When I was a reader at Living Energies, I was often asked by potential clients whether there was a psychic available who could help them with questions about “twin flames”. I would happily turn those people away to find another intuitive who didn’t mind talking about that topic. To me, asking, “Is this person my twin flame?” is not that helpful. Even if you’ve found your twin flame, your other half, your soulmate, or a spouse from a previous life, so what? Do you get along in this life? Do you even know this person? (I’ve been asked, “Is he the one?”, when the relationship hadn’t progressed beyond the acquaintance stage). Does it feel right to be with this person now?
I knew an art therapist who met her husband at a wedding. She’d been asked if the romantic atmosphere had anything to do with them falling for each other, or whether it was love at first sight. She said no, but that she had a strong feeling when she first saw him and the thought that crossed her mind was: “I know him.”
I experienced something similar when I met my husband. It definitely wasn’t love at first sight. He appeared quite serious the first day we worked together, all business-like and not cracking any jokes (I don’t know why, but I just knew he had a great sense of humour before he showed any evidence of it). Part of me was amused, with the thought, “Oh you don’t recognise me yet”. And that thought itself confused me, because why would he recognise me? We didn’t know each other. But I had that sense of “I know you” just as the art therapist had described. Was it because we knew each other in a past life? Was it some sort of premonition of our future life together? In the end, does it really matter?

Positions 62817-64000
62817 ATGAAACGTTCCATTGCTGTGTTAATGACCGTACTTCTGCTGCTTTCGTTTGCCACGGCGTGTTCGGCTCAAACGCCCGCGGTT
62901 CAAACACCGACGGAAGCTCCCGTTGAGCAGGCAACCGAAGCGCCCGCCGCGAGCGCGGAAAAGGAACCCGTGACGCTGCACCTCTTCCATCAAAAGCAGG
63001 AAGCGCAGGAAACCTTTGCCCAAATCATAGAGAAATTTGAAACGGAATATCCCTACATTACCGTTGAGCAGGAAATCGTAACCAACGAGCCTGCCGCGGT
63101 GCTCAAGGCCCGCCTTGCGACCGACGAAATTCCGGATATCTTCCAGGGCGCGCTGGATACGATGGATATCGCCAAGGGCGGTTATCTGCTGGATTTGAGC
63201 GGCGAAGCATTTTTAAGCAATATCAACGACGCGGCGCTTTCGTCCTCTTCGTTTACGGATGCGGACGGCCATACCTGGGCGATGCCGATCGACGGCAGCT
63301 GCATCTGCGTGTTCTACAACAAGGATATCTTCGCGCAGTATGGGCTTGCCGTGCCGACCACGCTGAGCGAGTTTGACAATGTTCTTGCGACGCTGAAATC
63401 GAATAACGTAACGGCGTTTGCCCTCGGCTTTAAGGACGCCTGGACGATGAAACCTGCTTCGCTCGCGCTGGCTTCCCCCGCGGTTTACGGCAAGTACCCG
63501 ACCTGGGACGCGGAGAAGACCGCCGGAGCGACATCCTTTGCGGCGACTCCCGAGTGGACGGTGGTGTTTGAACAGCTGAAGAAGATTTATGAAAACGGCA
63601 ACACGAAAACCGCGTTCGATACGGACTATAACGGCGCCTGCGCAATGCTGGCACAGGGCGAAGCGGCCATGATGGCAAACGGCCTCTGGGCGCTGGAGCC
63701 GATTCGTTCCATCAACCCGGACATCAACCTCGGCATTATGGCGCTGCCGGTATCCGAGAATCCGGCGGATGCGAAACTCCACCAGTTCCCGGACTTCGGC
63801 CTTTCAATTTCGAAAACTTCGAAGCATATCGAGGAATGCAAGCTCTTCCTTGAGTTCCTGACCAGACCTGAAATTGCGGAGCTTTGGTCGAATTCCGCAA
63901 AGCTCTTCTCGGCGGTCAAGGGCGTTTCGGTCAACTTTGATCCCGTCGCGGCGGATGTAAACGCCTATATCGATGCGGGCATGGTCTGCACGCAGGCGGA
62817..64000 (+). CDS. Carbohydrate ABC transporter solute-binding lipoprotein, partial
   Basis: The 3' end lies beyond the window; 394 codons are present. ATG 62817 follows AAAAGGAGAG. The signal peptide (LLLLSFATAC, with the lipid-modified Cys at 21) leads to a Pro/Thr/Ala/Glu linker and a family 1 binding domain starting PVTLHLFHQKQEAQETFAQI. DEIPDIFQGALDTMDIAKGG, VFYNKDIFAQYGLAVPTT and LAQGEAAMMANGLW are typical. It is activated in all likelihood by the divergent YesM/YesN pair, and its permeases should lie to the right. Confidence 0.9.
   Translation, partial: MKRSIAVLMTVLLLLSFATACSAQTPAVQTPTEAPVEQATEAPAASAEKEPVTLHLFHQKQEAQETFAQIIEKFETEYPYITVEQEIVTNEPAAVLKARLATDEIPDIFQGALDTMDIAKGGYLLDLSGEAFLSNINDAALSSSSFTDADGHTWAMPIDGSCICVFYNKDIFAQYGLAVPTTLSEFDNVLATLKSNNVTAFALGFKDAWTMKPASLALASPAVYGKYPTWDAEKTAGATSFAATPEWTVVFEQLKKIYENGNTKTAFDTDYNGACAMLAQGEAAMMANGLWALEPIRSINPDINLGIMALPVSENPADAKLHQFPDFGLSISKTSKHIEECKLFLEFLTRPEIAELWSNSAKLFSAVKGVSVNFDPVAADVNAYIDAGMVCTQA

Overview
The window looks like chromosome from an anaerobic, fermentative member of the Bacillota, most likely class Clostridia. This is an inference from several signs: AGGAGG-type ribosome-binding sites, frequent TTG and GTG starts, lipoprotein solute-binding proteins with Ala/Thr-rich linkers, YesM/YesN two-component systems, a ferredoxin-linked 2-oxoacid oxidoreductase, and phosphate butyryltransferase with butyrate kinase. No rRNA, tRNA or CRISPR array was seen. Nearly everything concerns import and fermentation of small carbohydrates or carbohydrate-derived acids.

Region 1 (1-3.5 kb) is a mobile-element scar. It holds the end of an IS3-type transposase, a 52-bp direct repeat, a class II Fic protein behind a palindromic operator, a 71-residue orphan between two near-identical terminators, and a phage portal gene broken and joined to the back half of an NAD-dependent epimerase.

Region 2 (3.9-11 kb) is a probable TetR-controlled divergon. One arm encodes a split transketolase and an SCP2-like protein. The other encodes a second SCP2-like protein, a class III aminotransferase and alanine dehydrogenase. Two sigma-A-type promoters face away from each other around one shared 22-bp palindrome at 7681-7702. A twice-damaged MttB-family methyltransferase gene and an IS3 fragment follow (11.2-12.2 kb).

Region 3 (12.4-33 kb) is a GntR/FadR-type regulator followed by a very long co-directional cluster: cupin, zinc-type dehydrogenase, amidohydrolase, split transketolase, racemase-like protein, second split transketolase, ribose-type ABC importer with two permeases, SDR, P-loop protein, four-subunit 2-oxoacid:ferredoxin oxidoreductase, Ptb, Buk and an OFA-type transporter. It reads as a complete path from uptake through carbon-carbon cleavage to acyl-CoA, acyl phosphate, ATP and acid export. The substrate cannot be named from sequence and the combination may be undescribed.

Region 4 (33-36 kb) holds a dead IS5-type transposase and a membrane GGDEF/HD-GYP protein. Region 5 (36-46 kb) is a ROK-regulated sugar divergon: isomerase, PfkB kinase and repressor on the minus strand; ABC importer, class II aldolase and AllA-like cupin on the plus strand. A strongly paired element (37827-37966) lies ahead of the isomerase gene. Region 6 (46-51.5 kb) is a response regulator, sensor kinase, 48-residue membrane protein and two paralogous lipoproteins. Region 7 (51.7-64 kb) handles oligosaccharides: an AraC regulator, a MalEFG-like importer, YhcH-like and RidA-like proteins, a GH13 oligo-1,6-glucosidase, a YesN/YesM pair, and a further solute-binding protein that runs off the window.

Just as I would say to someone who’s curious about twin flames, what matters is that two people both want to be together and are compatible enough now. And meeting a lover from a previous life does not mean it’s a good idea to get together in this one. If you believe in past lives, then it’s likely that there are many souls with whom you’ve had an intimate connection. It would be exhausting trying to rekindle a romance with all of them again!
Furthermore, even if you begin a relationship with a suspected “twin flame” or “the one”, there’s no guarantee that you’ll stay happy or experience continued contentment from there. You may have heard of instances where as soon as people became involved in a relationship that they desired, the focus switched away from trying to find a partner to instead becoming preoccupied with what they were getting out of the partnership: “Is this person giving me what I want? Am I being given everything I need?”
In some cases, this kind of focus can result from not honouring our relationship with ourselves. It might then become easy to forget the importance of also asking, “Am I giving myself what I want? Am I meeting my own needs?”
I used to help facilitate group therapy sessions at a drug rehabilitation facility, which is where I completed work experience with the art therapist described earlier. In one relationships group, the residents were asked to create a list of qualities they wanted in a partner (intangible qualities, nothing physical) as though they were about to post a dating ad. When the lists were finalised, they were asked, “Are those qualities recognisable in you? Do you think you’re going to attract a person like that if you don’t have those things yourself?” So, if honesty was on the list, they’d have to ask if they were consistently honest. If the ability to make them laugh was required, then they’d better have a sense of humour themselves! If “generous” was a desired trait, they’d be encouraged to question whether they tend to give much to others.